I met Sean E Avery through our voluntary work for the Tim Winton Young Writers’ Award so I knew he was passionate about storytelling, kids’ literacy, and connection through story. But I wasn’t expecting such generosity in sharing his tips for emerging creatives — helpful, no-nonsense advice. I was also delighted to find out that we both have a strong connection to South Africa. Look out for Sean’s new books coming to a bookshop near you soon!
NLK: Can you please share a little about yourself and your creative journey?
SEA: Creative journey: Mum’s an art teacher so we’ve been making stuff together from day dot. I studied design at uni where I built a bunch of sculptures that went “viral” (Front page of Reddit, Huffington Post, Variety, Ripley’s Believe It Or Not, 9Gag, DeviantArt, etc) when I shared pictures of them on the interwebs. I also wrote and illustrated a picture book as part of a graphics project during that design degree that would be published by Fremantle Press as All Monkeys Love Bananas; which is now in its sixth or seventh print run. I liked reading that book to kids so much that I followed in Mum’s footsteps and became an art teacher myself. I continue to write and draw between teaching and I have a picture book coming out this year with Larrikin House called Happy As A Hog Out Of Mud; a picture book and a graphic novel with Walker in 2022; and another picture book and graphic novel with Walker in 2023.
NLK: Please tell us about your animal sculptures made from electronic waste. Where are your sculptures exhibited?
SEA: I don’t make sculptures at all anymore so I can dedicate my limited creative time to making books. Teaching is the greatest influence on what I write, shaping the humour and subject matter of my stories.
NLK: When did you emigrate from South Africa? (my dad is from RSA and most of the family is still in Cape Town and Durban) How did this experience shape you as a person? Have you used this experience in your creative pursuits?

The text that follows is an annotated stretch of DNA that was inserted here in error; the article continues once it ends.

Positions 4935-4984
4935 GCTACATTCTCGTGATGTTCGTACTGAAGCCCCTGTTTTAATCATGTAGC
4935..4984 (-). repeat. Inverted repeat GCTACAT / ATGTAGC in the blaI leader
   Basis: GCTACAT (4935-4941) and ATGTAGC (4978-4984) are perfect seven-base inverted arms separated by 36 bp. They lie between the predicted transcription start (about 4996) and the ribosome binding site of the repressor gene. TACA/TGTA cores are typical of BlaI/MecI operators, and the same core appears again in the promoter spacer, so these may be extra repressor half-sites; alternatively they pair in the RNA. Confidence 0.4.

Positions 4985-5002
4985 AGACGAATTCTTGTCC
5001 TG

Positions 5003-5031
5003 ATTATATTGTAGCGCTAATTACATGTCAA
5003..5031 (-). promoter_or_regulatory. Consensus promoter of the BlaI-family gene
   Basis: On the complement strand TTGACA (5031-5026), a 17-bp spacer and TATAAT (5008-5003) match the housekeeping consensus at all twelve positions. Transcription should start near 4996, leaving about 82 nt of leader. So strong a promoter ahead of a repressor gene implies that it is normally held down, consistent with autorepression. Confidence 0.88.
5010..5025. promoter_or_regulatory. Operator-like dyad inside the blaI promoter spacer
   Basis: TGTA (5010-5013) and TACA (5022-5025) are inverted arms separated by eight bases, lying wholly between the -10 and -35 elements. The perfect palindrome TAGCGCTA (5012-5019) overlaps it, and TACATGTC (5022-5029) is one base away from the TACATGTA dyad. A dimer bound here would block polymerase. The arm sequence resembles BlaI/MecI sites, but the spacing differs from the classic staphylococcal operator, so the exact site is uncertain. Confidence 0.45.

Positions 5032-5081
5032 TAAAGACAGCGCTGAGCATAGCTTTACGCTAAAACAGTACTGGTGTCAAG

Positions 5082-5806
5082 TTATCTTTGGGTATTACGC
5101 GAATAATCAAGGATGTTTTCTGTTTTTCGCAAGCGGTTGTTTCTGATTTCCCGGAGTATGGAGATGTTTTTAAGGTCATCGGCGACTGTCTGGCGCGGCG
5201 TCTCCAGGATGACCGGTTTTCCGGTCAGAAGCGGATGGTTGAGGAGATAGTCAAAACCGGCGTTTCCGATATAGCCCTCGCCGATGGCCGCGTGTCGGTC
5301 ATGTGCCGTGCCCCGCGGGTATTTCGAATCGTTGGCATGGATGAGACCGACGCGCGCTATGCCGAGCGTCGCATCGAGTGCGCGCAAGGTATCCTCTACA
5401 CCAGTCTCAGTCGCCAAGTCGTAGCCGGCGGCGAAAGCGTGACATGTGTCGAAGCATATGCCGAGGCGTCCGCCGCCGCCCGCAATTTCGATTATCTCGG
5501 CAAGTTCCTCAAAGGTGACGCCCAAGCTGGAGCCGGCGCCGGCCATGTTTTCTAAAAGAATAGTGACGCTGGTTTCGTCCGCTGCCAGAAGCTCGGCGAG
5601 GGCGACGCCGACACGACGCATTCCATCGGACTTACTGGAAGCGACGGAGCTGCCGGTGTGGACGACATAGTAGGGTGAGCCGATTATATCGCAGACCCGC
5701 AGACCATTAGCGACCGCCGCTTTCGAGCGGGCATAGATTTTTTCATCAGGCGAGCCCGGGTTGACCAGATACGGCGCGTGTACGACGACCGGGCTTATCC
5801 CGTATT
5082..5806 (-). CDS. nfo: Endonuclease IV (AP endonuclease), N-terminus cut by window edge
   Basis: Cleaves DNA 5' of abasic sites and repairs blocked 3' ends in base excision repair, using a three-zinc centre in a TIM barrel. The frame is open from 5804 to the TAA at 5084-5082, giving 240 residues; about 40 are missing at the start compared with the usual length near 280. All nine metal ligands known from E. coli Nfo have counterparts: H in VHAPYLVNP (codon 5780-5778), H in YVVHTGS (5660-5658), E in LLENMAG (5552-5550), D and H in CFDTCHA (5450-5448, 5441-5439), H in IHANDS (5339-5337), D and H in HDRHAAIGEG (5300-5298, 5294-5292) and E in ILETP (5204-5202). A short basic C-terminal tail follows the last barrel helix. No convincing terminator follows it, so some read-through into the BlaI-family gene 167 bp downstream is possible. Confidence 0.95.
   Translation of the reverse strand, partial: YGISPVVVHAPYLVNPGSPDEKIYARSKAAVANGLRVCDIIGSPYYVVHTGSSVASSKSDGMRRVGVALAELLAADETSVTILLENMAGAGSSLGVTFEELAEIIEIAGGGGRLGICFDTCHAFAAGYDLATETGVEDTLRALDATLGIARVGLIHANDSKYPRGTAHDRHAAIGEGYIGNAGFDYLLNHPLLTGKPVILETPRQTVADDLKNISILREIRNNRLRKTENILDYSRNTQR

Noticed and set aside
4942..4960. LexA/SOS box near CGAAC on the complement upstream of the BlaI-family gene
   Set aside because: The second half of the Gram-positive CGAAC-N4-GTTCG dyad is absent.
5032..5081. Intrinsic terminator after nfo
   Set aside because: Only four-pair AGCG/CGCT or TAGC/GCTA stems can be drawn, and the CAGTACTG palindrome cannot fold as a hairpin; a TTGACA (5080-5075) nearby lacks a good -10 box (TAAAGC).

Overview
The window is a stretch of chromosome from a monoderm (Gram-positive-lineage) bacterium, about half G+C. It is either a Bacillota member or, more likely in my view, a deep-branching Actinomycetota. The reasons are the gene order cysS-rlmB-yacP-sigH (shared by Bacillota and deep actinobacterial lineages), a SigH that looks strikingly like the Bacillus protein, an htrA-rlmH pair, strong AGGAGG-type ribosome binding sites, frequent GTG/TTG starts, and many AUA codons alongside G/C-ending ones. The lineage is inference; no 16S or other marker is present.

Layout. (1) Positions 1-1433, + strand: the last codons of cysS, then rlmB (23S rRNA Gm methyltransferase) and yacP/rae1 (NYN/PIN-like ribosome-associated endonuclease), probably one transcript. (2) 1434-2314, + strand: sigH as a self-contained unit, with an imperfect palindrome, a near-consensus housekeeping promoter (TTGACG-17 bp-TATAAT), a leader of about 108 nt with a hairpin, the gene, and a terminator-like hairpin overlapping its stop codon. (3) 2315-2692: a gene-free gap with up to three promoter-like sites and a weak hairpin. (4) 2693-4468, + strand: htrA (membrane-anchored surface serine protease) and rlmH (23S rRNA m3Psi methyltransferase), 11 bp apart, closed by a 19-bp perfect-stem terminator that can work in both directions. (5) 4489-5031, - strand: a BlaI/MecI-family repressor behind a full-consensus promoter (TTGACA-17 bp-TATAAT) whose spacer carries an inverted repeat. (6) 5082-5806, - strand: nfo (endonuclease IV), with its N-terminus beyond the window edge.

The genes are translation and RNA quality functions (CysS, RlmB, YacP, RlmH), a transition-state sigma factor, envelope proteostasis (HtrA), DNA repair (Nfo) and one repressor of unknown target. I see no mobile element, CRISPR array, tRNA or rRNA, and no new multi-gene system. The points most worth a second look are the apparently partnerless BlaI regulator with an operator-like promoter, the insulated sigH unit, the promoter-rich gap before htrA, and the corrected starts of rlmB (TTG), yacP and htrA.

SEA: I was 15 when I moved from SA and I’m 33 now! Long time. I do like to write about African animals actually! My new story, Happy As A Hog Out Of Mud is about a fancy warthog named Charlesworth Oinkington — a warthog that doesn’t like to play in mud and adventures through the bushveld to find like-minded, sophisticated creatures to share a cup of tea with.
NLK: Can you please tell us about your books, All Monkeys Have Bananas, and Harold and Grace? Are there similarities in the processes you used for these books? (Can you please tell us about other writing projects?)
SEA: The bulk of the illustrations in All Monkeys Love Bananas and Harold & Grace were created with traditional pen and ink. Digitial colour was added to the drawings in Photoshop, along with a fair amount of digital retouching and resizing of illustrative elements. My process of how I create changes from book to book, but essentially it goes like this:
*I get an idea (a fancy warthog is too sophisticated to play in mud)
*I write the story so it fits on 32 pages (between 500 – 1000 words)
*I typeset the words in a layout programme called InDesign (editing as I go)
*I spend a few days stealing other people’s ideas on illustration style and character design from Instagram (these reference pictures get stuck on my pinboard in front of my desk, along with some reference photos I or others have taken)
*I create character models and a set of thumbnail sketches for the whole book
*I start on page 2 (page 1 is the title page) and illustrate a spread at time until the book is finished
*As I illustrate, I continue to edit the words as the pictures evolve